Anne of Avonlea – Chapter 3: Mr Harrison at Home

Mr. Harrison’s house was an old-fashioned, low-eaved, whitewashed structure, set against a thick spruce grove.

Mr. Harrison himself was sitting on his vineshaded veranda, in his shirt sleeves, enjoying his evening pipe. When he realized who was coming up the path he sprang suddenly to his feet, bolted into the house, and shut the door. This was merely the uncomfortable result of his surprise, mingled with a good deal of shame over his outburst of temper the day before. But it nearly swept the remnant of her courage from Anne’s heart.

“If he’s so cross now what will he be when he hears what I’ve done,” she reflected miserably, as she rapped at the door.

But Mr. Harrison opened it, smiling sheepishly, and invited her to enter in a tone quite mild and friendly, if somewhat nervous. He had laid aside his pipe and donned his coat; he offered Anne a very dusty chair very politely, and her reception would have passed off pleasantly enough if it had not been for the telltale of a parrot who was peering through the bars of his cage with wicked golden eyes. No sooner had Anne seated herself than Ginger exclaimed,

“Bless my soul, what’s that redheaded snippet coming here for?”

It would be hard to say whose face was the redder, Mr. Harrison’s or Anne’s.

“Don’t you mind that parrot,” said Mr. Harrison, casting a furious glance at Ginger. “He’s . . . he’s always talking nonsense. I got him from my brother who was a sailor. Sailors don’t always use the choicest language, and parrots are very imitative birds.”

“So I should think,” said poor Anne, the remembrance of her errand quelling her resentment. She couldn’t afford to snub Mr. Harrison under the circumstances, that was certain. When you had just sold a man’s Jersey cow offhand, without his knowledge or consent you must not mind if his parrot repeated uncomplimentary things. Nevertheless, the “redheaded snippet” was not quite so meek as she might otherwise have been.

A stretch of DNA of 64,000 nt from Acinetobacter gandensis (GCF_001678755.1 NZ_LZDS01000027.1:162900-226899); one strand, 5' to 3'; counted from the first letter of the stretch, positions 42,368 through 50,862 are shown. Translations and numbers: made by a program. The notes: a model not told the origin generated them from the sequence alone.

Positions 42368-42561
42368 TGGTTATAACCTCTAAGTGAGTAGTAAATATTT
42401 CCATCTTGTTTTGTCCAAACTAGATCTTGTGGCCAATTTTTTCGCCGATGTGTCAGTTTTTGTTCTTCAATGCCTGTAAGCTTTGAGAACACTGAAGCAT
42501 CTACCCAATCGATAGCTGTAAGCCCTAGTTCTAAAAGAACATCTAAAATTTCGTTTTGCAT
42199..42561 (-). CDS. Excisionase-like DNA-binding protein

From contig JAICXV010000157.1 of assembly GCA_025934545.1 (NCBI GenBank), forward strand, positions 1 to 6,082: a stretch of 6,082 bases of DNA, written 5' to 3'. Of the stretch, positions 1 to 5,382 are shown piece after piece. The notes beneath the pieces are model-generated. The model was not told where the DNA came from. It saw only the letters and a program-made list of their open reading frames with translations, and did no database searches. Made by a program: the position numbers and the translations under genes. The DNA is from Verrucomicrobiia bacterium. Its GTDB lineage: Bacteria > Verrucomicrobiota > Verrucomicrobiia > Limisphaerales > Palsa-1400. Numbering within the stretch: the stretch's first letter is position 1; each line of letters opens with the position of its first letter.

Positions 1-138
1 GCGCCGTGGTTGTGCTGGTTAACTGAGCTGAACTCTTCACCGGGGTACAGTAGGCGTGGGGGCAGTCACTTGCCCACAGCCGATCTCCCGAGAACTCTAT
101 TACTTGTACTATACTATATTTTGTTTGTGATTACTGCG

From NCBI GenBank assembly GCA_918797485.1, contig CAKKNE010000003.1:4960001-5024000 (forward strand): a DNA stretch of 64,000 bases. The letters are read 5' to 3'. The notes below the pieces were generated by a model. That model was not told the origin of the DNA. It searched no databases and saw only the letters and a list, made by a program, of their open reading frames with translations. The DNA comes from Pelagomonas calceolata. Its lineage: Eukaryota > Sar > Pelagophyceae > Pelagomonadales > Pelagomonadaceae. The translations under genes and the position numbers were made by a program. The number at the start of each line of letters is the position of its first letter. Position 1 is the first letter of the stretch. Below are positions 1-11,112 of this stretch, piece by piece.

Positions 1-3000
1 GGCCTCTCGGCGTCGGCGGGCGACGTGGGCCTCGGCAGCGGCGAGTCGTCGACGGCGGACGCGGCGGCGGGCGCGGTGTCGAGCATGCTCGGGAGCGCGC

“I’ve come to confess something to you, Mr. Harrison,” she said resolutely. “It’s . . . it’s about . . . that Jersey cow.”

“Bless my soul,” exclaimed Mr. Harrison nervously, “has she gone and broken into my oats again? Well, never mind . . . never mind if she has. It’s no difference . . . none at all, I . . . I was too hasty yesterday, that’s a fact. Never mind if she has.”

“Oh, if it were only that,” sighed Anne. “But it’s ten times worse. I don’t . . .”

“Bless my soul, do you mean to say she’s got into my wheat?”

“No . . . no . . . not the wheat. But . . .”

“Then it’s the cabbages! She’s broken into my cabbages that I was raising for Exhibition, hey?”

“It’s not the cabbages, Mr. Harrison. I’ll tell you everything . . . that is what I came for—but please don’t interrupt me. It makes me so nervous. Just let me tell my story and don’t say anything till I get through—and then no doubt you’ll say plenty,” Anne concluded, but in thought only.

“I won’t say another word,” said Mr. Harrison, and he didn’t. But Ginger was not bound by any contract of silence and kept ejaculating, “Redheaded snippet” at intervals until Anne felt quite wild.